Guyana offers support to sister CARICOM nations’ energy transition

As nations in the Caribbean Community (CARICOM) stand to face the worst impacts of the warming global climate, His Excellency, Dr. Mohamed Irfaan Ali has called on the countries to stand with Guyana and accept its support as they transition to cleaner energy sources.

He said Guyana is prepared to work with the region on renewable energy opportunities and help CARICOM play its collective role in the fight against climate change.

The President made the offer during the handing over ceremony for a solar photovoltaic power generation plant at CARICOM’s Secretariat, Liliendaal. The 400-kilowatt solar generation project was undertaken through a US$17.8 million grant agreement between the Governments of Guyana and Japan. Some US$7 million was earmarked for the project. It provides more than 1,500 solar panels for the Secretariat.

His Excellency Dr. Mohamed Irfaan Ali

Thanking Japan for its contribution to CARICOM, Dr. Ali talked about the region’s commitment to renewable energy, and fighting climate change. These ideals, the President explained, underscore the need for the region to transition to energy sources such as solar, hydro and wind power.

“Whatever we do here that brings prosperity to the people of Guyana can be replicated – and we will support – that prosperity to the rest of the region, and that is our commitment that we are making… Once we are together, and we partner on a common agenda and a common policy framework, we can achieve great things.”

He said that as an innovative region, CARICOM must show its determination to resolve issues of unreliable and unsustainable energy.

The region, the President said, cannot talk about renewable energy and make no attempt to take action at the regional level, nor could it talk about the importance of low-cost power without implementing projects which promote efficiency in its utilisation of energy and money.

Noting that countries are already making strides, Dr. Ali noted Barbados’ National Energy Policy 2019 to 2030, which sets out a plan to become fossil fuel free by 2030. He also noted Jamaica’s pursuit of a national grid that sources 30 per cent of its energy from renewable sources by 2030, moving up to 50 per cent by 2037. Guyana’s expanded low carbon development strategy has projected that the country’s energy mix would be 67 per cent renewable by 2035.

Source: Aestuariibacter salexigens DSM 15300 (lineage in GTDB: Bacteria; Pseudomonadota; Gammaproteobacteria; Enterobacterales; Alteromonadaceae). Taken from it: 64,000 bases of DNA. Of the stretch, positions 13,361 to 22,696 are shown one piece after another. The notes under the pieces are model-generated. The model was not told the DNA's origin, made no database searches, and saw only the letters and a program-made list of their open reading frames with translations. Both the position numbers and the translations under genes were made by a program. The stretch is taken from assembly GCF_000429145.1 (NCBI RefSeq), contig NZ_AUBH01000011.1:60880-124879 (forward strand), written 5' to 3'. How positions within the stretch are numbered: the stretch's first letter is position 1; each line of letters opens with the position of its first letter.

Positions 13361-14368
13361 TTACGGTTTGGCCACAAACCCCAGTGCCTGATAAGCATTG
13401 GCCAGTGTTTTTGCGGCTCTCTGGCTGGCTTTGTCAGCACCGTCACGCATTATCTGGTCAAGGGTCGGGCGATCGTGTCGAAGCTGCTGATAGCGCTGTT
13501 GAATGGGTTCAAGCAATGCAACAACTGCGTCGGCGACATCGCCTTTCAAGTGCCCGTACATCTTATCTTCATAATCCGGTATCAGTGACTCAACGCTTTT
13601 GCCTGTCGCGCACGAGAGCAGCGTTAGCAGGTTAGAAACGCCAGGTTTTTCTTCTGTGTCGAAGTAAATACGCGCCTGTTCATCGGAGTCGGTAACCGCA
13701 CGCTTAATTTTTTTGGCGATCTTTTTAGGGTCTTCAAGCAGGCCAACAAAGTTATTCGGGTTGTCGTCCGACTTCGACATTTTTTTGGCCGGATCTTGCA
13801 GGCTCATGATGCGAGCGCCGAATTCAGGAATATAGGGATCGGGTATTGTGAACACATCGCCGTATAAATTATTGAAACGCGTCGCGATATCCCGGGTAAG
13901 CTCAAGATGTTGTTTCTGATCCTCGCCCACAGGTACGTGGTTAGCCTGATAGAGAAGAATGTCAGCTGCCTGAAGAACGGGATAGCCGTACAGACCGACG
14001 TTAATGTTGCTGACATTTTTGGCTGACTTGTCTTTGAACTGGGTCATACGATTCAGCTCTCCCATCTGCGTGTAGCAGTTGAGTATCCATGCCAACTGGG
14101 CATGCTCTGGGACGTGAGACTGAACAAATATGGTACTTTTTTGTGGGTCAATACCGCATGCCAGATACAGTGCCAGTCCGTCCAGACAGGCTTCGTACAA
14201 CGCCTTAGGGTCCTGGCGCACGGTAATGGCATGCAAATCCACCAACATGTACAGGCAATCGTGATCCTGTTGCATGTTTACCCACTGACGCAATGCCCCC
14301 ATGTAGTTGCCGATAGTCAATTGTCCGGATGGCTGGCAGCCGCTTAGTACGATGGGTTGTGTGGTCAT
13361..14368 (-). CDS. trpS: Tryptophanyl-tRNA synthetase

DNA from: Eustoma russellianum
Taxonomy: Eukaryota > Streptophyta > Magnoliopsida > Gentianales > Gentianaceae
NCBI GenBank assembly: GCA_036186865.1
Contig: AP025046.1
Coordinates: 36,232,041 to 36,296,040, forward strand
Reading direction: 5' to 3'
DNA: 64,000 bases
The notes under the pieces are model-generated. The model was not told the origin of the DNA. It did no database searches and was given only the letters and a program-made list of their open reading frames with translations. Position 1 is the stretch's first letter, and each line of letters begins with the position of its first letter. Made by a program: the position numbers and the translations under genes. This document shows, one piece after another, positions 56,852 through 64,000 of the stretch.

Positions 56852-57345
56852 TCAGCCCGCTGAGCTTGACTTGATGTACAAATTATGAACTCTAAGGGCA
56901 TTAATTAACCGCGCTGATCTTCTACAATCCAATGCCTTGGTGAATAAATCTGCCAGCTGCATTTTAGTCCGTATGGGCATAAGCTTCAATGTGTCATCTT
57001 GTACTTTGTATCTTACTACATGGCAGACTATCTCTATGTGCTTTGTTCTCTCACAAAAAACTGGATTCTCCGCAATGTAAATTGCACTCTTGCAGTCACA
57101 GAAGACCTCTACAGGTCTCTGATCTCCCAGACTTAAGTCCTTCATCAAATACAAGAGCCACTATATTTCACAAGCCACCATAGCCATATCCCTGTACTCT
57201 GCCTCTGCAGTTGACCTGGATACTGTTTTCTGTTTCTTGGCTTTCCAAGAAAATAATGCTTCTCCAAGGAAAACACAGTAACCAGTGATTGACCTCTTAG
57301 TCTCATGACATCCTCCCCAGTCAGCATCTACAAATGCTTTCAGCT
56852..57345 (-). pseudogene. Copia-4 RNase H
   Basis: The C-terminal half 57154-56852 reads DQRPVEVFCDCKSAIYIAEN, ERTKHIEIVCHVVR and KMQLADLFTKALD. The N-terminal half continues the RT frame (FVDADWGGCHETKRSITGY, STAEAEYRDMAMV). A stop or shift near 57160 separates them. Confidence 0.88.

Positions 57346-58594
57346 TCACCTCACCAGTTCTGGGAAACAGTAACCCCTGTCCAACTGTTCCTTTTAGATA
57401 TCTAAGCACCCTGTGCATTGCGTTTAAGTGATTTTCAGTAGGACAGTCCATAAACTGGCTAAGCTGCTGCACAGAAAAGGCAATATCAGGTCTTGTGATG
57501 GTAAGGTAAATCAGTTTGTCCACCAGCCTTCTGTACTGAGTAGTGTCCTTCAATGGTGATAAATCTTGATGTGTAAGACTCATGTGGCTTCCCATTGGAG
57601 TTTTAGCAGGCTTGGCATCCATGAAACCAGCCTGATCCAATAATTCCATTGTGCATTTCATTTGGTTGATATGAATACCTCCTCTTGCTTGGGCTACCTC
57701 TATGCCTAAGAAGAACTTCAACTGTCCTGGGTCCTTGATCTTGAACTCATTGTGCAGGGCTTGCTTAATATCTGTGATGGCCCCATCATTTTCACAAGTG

“I’m using these examples; I can go to every single country and point out specific examples in which the countries are not only pursuing a pathway, but to alternative energy, but they are putting measurable indicators within that pathway so you can know exactly what the countries are looking to achieve.”

Dr. Ali told the gathering that Guyana is a member of the International Solar Alliance, and has been working closely with The Energy and Resources Institute (TERI), a New Delhi based research institute that specialises in energy and sustainable development. Through its partnership with TERI, the President said Guyana has carried out programmes and projects to build its capacity, and that Guyana is looking to bring more regional partners into the partnership with TERI.

“Guyana, with the support of organisations such as TERI, can offer to the region, energy performance studies to identify options for energy conservation measures for implementation by the industries to reduce their energy consumption levels. We can offer technology assessment studies for buildings, public utilities, industry sectors with regard to energy and environment.

We can offer support to energy intensive small and medium scale industries through energy sector studies, technology deployment, demonstration and creating an enabling environment for largescale adoption of energy efficient technological options. We can offer support in research on transfer, and diffusion of environmentally sound technologies in the context of climate change, and we can offer support in capacity building and training programmes for industry stakeholders that help them in adopting best practices.”

Dr. Ali also reiterated the need to seek support for adaptation from the international community. When he mounted the world stage last November at the 26th Conference of Parties (COP26) of the United Nations Framework Convention on Climate Change (UNFCCC), Guyana’s President took the developed world to task over the fact that it has not kept its promises to provide support to small island developing states for their climate mitigation and adaptation needs.

The President believes it is extremely important for those countries to put their money where their mouths are.

“We are not only heavily affected by climate change. We are the worst affected by climate change, and in all development aid and development programs, we have to see this region as a region that has really faced the brunt of climate change, and we are the most exposed to climate change and climate events. There must be a more aggressive deployment of resources to help us to advance our technologies, to help us in our mitigation measures, and help us in our adaptation measures.”

Dr. Ali called on these countries and organisations to put urgent measures in place to assist the CARICOM region.